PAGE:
Share repurchases often make intriguing news headlines, but rarely translate into good investment outcomes.
In this article, we’ll explore the major pitfalls associated with share repurchases and why dividends payouts are far more valuable from an investor’s perspective.
Share Repurchases: An Overview
Share repurchases or company buybacks occur when a publicly-traded company decides to repurchase shares of its stock. Buybacks can be performed on the open market or via private transactions directly from existing shareholders. Although buybacks are usually marketed as a form of “re-investment” in the company, they are designed solely to benefit the corporation and its insiders as opposed to shareholders themselves. In this sense, buybacks provide greater flexibility from management’s point of view, but create little value for investors.
Buybacks are also appealing from a management perspective because they are not sticky, which means there is no recurring expectation to increase buybacks at a later date.
However, that doesn’t mean buybacks are completely worthless from an investor’s perspective. In certain circumstances, buybacks have the potential to create value for investors. This usually occurs when a company’s share price is undervalued. Buybacks are also useful for investors looking to reinvest their dividends back into the company. In this case, repurchases essentially do it for you.
From the perspective of the corporation, buybacks don’t always create value. Michael Dell’s buyback of struggling P.C. maker Dell Inc. (DELL ) is a case in point. In partnership with Silver Lake Partners, Dell privatized his company in a $25 billion ($13.75 a share) buyback deal that was finalized in 2013. However, it was later found that the company was undervalued at the time of the buyback, resulting in a lawsuit. It was later decided that the fair-market value of Dell was $17.62 a share – a price point that no one was willing to pay.
Check out our Dividend Payout Changes and Announcements tool to find an updated list of companies that recently announced changes in their payout policies, along with their ex-dividend dates.
From the perspective of income investors, dividend payouts create far more value than share repurchases. Whereas buybacks usually work in favor of the company, dividend payouts offer more flexibility for the investor by giving them the choice to collect cash or buy more shares. Dividend payouts also signal confidence and stability in the underlying business model. After all, corporations that pay dividends regularly are confident in their future cash flows.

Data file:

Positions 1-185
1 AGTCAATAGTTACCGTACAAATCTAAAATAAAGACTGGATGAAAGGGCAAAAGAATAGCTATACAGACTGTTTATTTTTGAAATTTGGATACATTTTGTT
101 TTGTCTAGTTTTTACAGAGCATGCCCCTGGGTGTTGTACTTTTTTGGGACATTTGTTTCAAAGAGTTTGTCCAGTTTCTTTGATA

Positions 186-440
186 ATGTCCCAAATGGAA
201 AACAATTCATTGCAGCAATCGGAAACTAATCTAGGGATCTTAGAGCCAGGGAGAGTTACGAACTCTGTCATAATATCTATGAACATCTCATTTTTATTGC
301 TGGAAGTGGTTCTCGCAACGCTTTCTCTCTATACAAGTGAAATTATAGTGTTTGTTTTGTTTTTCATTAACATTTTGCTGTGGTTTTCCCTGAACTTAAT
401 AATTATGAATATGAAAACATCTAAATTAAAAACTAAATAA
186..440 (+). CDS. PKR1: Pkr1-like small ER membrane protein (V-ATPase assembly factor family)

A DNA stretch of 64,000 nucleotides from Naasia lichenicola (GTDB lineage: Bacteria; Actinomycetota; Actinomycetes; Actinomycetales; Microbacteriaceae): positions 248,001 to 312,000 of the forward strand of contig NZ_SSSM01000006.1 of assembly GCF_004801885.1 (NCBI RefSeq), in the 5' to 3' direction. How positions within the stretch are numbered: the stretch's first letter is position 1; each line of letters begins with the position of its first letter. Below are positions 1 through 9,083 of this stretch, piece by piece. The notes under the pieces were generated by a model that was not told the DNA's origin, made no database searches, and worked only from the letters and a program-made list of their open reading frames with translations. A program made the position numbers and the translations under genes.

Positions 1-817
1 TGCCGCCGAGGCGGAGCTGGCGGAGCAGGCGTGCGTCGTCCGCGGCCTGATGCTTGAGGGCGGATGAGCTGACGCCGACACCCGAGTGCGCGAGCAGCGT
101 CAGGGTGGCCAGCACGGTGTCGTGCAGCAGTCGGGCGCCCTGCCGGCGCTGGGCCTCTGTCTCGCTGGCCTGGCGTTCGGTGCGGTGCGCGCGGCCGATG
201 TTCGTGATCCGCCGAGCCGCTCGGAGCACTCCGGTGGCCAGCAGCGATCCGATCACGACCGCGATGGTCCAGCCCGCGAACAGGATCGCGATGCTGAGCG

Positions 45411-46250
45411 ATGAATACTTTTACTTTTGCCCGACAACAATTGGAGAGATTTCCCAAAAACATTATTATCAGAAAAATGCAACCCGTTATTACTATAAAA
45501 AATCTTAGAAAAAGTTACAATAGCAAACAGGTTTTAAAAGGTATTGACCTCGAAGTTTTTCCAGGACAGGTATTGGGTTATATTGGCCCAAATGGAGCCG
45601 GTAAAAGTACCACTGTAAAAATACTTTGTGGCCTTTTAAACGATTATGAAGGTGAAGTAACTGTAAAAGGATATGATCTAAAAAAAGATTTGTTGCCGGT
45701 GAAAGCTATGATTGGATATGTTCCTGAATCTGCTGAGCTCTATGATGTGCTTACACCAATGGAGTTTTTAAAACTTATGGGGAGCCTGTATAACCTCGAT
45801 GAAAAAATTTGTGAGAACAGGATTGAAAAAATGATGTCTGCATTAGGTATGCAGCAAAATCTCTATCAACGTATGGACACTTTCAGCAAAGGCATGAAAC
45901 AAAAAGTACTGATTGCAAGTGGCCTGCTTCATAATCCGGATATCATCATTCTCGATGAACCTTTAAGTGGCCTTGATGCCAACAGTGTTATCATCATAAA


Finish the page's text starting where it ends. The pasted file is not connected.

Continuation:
Consider the case of Dividend Aristocrats that represent companies that have grown their payouts for at least 25 consecutive years. These are among the healthiest and most stable when it comes to cash flows. Companies like 3M (MMM ), Coca-Cola Co (KO ) and Johnson & Johnson (JNJ ) have grown their dividends for at least 54 consecutive years. These companies are also part of the Dow 30, an enviable list that features some of America’s foremost blue-chip stocks.
From a management perspective, dividends have one major drawback: they are considered sticky. With regular dividend payments, there is a tradition of maintaining or increasing the payout. A failure to do so may trigger market backlash, which could make the stock less appealing in the long run.
Dividend Payouts vs. Share Repurchases
For income investors, share repurchases offer very little benefit. Dividends, on the other hand, entice long-term investment in the company. In this scenario, the company benefits from a stable shareholder base while investors capitalize on a more profitable portfolio.
Below is a summary of key reasons why dividend payouts are more effective from an investor’s perspective:
- Flexibility: Whereas share repurchases offer flexibility for the corporation, dividend payouts give investors the option of expanding their holdings or reinvesting earnings into the company.
- Readily Available Cash: Flexibility extends far beyond reinvestment potential. Under a dividend payout structure, investors can collect cold hard cash.
- Shareholder Return: When a company pays dividends, all shareholders get paid out. This isn’t the case for buybacks, which are self-selected. This means that only those shareholders who tender their shares back to the company receive cash.
- Management Discipline: Under a dividend payout scheme, corporations are prevented from retaining too much cash. Having too much cash on hand often results in foolish ventures or poorly thought-out acquisitions. Dividend payouts instead focus on keeping shareholders happy.
- Share Count: When a company pays a dividend, the overall share count is unaffected. This isn’t the case in a repurchase, where the overall share count declines by the number of shares bought back.
Do you want to know why companies pair dividend payouts with share repurchases? Click here to find out.
The Bottom Line
Although stock repurchases have their time and place, they offer little value for income investors. Dividends benefit both shareholders and companies by establishing a consistent payment structure, which encourages more capital to flow into the company. For investors themselves, dividends are a sensible way to generate income without the added risk.
Stay up to date with next week’s major corporate changes regarding dividends in our News section on Dividend.com.